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A modest proposal by Paul Scott on how to resolve the Menards project to (almost) everyone's satisfaction

Posted: Tue, Oct 2, 2018 2:48 PM

(Comment by's Paul Scott):

There's a simple reason Menards representatives have asked to have their rezoning request tabled while they work on coming up with a different proposal.  Menards staffers could count noses--there was no way six members of the Decorah City Council were going to vote to overturn the Planning & Zoning Commission's rejection of the proposal by Menards.

So tabling the application is a smart move by Menards.  They're hoping that a revised site plan will be approved 4-3 by the Decorah Planning & Zoning Commission, rather than rejected 4-3.

If that happens, then Menards needs only four votes from the seven city council members to get the approval it needs (assuming the Board of Adjustment also grants a variance).  That's a lot easier than getting six votes.

But getting four "yes" votes from the Planning & Zoning Commission and four "yes" votes from the Decorah City Council is not guaranteed and the odds might still be against Menards.

So Menards officials might be ready to listen to a proposal which would change their reluctance to build its store on 27 acres of land across from the Decorah Airport.  What would that take?  Here's my answer: "Money."

Monday night also saw the Decorah City Council take its first steps towards approving a multi-family housing project across from the Decorah Airport.  Developers of that project could be given a financial incentive of $2,080,000 in lower property taxes.  This is not a misprint!  I think it's safe to say that people from Mc Gregor and Lawler won't drive to Decorah to see a multi-family housing project.  They will drive to Decorah for a Menards, however.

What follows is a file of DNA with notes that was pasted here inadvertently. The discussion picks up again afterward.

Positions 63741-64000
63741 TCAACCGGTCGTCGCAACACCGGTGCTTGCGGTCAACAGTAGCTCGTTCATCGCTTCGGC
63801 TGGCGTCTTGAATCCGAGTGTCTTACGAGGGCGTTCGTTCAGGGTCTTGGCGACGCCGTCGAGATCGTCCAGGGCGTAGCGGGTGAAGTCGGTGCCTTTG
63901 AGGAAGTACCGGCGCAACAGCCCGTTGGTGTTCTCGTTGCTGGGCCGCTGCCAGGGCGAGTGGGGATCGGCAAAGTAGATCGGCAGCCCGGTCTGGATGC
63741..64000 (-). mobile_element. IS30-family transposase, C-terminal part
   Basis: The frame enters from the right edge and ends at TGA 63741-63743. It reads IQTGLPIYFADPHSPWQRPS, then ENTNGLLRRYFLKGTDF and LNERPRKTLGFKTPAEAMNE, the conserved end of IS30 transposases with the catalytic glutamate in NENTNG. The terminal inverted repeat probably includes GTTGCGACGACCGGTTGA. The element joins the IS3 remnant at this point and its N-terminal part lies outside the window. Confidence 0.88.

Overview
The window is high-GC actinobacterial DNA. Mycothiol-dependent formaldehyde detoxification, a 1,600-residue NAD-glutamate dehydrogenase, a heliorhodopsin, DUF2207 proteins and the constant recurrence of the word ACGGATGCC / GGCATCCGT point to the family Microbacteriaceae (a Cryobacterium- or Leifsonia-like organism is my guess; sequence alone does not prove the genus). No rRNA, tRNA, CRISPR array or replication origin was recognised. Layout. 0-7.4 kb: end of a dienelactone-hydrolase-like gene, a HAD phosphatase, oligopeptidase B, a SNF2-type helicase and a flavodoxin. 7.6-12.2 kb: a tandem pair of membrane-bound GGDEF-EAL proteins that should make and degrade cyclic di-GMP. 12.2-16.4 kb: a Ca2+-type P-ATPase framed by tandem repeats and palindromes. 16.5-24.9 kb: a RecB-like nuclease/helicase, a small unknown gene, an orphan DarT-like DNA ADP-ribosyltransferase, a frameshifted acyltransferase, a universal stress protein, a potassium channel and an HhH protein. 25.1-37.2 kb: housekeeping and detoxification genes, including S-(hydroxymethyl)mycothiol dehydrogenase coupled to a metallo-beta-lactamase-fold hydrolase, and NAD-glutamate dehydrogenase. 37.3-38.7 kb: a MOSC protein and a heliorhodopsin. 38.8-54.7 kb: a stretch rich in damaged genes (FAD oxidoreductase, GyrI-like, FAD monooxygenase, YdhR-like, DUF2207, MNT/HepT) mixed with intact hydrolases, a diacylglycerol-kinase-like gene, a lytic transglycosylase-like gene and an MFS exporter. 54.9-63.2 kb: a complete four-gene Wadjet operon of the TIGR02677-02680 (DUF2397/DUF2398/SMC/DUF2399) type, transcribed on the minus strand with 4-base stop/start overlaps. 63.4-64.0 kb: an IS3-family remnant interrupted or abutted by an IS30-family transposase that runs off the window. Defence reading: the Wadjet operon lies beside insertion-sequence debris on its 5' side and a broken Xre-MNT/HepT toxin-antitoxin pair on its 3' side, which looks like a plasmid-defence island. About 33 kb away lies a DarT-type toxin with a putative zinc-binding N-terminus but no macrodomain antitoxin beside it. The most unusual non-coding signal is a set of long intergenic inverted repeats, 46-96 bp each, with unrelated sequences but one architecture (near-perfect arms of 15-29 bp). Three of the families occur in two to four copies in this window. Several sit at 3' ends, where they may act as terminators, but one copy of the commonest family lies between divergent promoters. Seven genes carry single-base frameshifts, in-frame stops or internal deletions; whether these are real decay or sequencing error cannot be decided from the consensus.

So my simple proposal is to cut back the amount of "tax abatement" to the apartment complex and give whatever sum of money that would be to Menards instead.  Maybe the apartment developer has to "suffer" with getting only $1 million in tax breaks so that Menards can get the other $1 million.  The developer won't like that, of course, but what project is more important to Decorah's future?  What project does more to attract people from out of town while at the same time not increasing the chances of yet another major flood?   Paying Menards to move up the hill makes a lot of people happy--not me, because I think it's deeply unfair to decide who gets money and who has to pay their full share of property taxes--but if that's what it takes to resolve our debate over Menards, let's see if they'll listen to any offers.